What is Benchmarking?: Definitions and Process

Benchmarking is a process that seeks quantum improvement or breakthrough ideas that can be adapted to the business environment of an organization and lead to superior products and services. Benchmarking not only determines where a company stands in relation to another company’s similar products, processes, or services but also identifies how that company’s alternative processes can perform more effectively or efficiently than the processes it currently uses. Benchmarking is not competitive analysis. Competitive analysis is typically associated with an incremental change that will improve a company’s product, process, or service to a level similar to that of the competition. Benchmarking is not industrial espionage but involves forming partnerships directly with other companies for the mutual exchange of information.

What is Benchmarking?: Definitions and Process

Benchmarking is a partnership with another company to compare products, processes, or services. Benchmarking is not industrial tourism. Industrial tourism occurs when a company visits another company to gain information through observation and dialogue without first understanding its own process. Discussions that transpire between benchmarking partners become two-way exchanges and should benefit both companies. Any questions that a company asks of its partner, it should be prepared to answer for its own organization. Information gathered on an industrial tour can produce a less-thanoptimum improvement to the visiting company.

Benchmarking is a technique aligned with the company’s mission, goals, and objectives. A misalignment of benchmarking with the corporate strategy and customer values can lead to the optimization of processes that add little to the company or to customer satisfaction. Benchmarking is a process based on customer value as well as on the strategy of the company.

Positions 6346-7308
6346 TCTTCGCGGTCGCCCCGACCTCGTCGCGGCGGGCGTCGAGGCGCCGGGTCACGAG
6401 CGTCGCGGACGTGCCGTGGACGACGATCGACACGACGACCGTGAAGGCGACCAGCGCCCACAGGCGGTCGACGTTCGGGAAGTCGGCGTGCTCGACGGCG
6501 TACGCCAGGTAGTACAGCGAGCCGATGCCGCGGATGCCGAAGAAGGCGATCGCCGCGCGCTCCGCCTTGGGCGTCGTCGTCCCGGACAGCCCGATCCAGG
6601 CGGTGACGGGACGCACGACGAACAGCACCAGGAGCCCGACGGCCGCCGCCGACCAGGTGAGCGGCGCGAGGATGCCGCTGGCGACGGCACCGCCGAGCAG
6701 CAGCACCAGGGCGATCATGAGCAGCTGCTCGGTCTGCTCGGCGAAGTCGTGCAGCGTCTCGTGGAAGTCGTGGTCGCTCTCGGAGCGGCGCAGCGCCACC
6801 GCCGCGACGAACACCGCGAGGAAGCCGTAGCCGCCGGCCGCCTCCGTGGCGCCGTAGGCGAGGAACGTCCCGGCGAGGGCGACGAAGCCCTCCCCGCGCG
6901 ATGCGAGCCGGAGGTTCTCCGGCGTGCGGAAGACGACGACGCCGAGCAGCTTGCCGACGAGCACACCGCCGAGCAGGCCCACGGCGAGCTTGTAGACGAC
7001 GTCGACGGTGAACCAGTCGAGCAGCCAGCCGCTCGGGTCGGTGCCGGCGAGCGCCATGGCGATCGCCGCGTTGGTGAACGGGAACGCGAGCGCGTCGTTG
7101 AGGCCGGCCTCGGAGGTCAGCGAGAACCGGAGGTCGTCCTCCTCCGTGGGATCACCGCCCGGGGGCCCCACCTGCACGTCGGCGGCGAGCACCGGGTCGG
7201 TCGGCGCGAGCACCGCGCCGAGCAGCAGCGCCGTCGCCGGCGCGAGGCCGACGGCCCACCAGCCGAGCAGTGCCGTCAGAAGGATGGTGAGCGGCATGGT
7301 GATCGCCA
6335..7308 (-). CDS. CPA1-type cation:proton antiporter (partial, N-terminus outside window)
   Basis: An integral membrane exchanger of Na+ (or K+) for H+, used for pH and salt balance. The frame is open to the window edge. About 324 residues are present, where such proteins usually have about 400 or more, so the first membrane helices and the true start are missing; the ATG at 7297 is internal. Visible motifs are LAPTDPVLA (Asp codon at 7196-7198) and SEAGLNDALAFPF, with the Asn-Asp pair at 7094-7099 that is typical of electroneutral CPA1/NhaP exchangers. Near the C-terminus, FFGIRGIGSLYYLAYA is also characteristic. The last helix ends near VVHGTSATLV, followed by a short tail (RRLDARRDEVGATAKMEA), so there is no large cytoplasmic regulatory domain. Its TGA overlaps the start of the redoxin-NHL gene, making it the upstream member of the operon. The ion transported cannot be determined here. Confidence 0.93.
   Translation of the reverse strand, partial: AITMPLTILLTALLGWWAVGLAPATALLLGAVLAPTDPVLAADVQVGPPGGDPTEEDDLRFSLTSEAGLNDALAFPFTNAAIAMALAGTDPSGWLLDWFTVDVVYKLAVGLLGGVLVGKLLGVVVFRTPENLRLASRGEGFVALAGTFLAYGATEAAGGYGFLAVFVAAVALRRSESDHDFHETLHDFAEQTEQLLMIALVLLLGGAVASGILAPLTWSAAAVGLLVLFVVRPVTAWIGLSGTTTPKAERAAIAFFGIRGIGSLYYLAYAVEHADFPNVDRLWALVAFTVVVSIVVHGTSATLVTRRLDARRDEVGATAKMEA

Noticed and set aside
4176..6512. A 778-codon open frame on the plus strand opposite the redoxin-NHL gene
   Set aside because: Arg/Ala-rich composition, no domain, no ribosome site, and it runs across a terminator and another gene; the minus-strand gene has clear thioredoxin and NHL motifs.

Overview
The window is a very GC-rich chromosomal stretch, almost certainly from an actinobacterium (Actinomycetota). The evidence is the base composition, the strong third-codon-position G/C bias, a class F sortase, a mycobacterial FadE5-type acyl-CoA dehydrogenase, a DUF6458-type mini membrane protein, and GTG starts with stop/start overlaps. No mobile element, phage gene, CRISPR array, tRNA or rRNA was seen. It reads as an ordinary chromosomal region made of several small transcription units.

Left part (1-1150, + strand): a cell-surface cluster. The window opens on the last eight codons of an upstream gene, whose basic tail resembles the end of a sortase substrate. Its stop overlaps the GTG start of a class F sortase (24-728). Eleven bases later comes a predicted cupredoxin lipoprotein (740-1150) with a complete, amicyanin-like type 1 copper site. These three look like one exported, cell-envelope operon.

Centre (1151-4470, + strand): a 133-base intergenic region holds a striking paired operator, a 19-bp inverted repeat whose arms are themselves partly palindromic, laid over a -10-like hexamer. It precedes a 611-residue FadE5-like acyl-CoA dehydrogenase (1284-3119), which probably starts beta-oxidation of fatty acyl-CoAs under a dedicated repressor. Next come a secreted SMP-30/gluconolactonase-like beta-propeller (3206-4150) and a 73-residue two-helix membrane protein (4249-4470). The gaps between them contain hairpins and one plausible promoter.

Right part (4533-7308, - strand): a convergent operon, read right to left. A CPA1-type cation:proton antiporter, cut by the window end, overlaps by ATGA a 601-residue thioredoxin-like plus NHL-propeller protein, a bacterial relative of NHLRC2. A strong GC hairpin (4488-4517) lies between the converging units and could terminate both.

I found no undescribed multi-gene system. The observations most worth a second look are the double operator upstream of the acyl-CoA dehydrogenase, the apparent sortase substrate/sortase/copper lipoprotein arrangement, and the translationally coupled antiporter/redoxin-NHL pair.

Benchmarking is a process of self-discovery and learning that requires time, money, and resources to complete. It may take several months and a great deal of money to implement. It is serious business and requires benchmarkers to demonstrate astute observation and creativity skills to translate ideas into the business environment.

Benchmarking is a continuous process by which a company can discern where the process in question stands relative to similar processes in another company or even in its own company. Realistic goals are set and followed. Benchmarking is more than a quality program that could soon be replaced. However, companies that compete for the Malcolm Baldrige National Quality Award should be actively involved in benchmarking.

Benchmarking has received celebrated success within the last five years, and many organizations are placing emphasis on benchmarking to improve quality, efficiency, effectiveness, and productivity. In a study conducted by the International Benchmarking Clearinghouse (IBC), 95 percent of the respondents said they were not sure what benchmarking was in 1992. By 1995, though, 76 percent of the respondents said they have more than some awareness of benchmarking concepts.

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